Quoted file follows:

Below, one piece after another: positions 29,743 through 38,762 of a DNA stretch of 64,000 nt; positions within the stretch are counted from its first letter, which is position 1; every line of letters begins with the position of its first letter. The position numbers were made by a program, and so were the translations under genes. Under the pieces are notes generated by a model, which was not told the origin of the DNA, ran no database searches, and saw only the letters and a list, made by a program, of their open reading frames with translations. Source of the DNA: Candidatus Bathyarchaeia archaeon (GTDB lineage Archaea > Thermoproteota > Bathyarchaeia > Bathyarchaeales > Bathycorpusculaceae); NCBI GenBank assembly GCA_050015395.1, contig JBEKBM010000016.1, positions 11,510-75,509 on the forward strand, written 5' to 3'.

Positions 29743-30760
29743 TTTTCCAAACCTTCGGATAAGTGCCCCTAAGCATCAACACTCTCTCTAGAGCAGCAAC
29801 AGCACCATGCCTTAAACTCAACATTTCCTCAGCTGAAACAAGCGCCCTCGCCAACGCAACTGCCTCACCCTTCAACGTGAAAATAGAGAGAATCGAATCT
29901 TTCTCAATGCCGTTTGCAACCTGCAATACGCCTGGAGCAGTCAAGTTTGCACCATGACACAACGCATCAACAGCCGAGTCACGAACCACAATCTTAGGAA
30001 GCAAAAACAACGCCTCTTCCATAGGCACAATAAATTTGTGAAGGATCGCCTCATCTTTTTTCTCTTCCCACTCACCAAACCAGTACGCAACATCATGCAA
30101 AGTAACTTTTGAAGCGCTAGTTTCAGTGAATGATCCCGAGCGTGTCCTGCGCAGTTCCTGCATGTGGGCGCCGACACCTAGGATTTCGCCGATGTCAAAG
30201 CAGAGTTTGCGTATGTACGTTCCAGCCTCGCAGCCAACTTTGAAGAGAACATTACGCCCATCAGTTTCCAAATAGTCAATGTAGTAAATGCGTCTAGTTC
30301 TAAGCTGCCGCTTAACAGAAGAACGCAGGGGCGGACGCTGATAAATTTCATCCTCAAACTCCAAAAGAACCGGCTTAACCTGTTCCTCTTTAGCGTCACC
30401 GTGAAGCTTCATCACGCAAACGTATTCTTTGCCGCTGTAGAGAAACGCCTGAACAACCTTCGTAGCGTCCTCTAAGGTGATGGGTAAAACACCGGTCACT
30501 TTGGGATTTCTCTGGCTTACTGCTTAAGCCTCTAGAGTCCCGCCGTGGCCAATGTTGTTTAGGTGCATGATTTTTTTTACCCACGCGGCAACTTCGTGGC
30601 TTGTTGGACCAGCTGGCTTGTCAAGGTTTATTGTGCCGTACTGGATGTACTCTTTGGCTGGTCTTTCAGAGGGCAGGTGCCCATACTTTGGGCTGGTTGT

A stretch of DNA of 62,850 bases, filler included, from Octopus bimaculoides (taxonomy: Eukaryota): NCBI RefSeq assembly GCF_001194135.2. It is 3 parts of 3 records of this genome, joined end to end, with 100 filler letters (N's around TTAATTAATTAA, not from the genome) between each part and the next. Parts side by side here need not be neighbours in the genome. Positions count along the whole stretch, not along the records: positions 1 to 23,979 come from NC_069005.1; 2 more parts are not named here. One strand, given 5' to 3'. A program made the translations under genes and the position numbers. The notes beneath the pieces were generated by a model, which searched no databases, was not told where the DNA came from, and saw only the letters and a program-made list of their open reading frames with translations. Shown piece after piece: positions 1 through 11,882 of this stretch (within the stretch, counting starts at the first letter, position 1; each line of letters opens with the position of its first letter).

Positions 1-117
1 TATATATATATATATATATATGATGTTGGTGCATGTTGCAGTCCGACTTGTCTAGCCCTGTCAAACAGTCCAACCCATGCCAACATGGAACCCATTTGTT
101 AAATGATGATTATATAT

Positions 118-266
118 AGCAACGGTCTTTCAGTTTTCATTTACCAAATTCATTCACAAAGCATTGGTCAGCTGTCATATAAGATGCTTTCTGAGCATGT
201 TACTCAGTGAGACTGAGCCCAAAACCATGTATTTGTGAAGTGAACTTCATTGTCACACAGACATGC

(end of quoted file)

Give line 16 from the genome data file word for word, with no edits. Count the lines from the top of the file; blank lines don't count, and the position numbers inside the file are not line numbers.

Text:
101 AAATGATGATTATATAT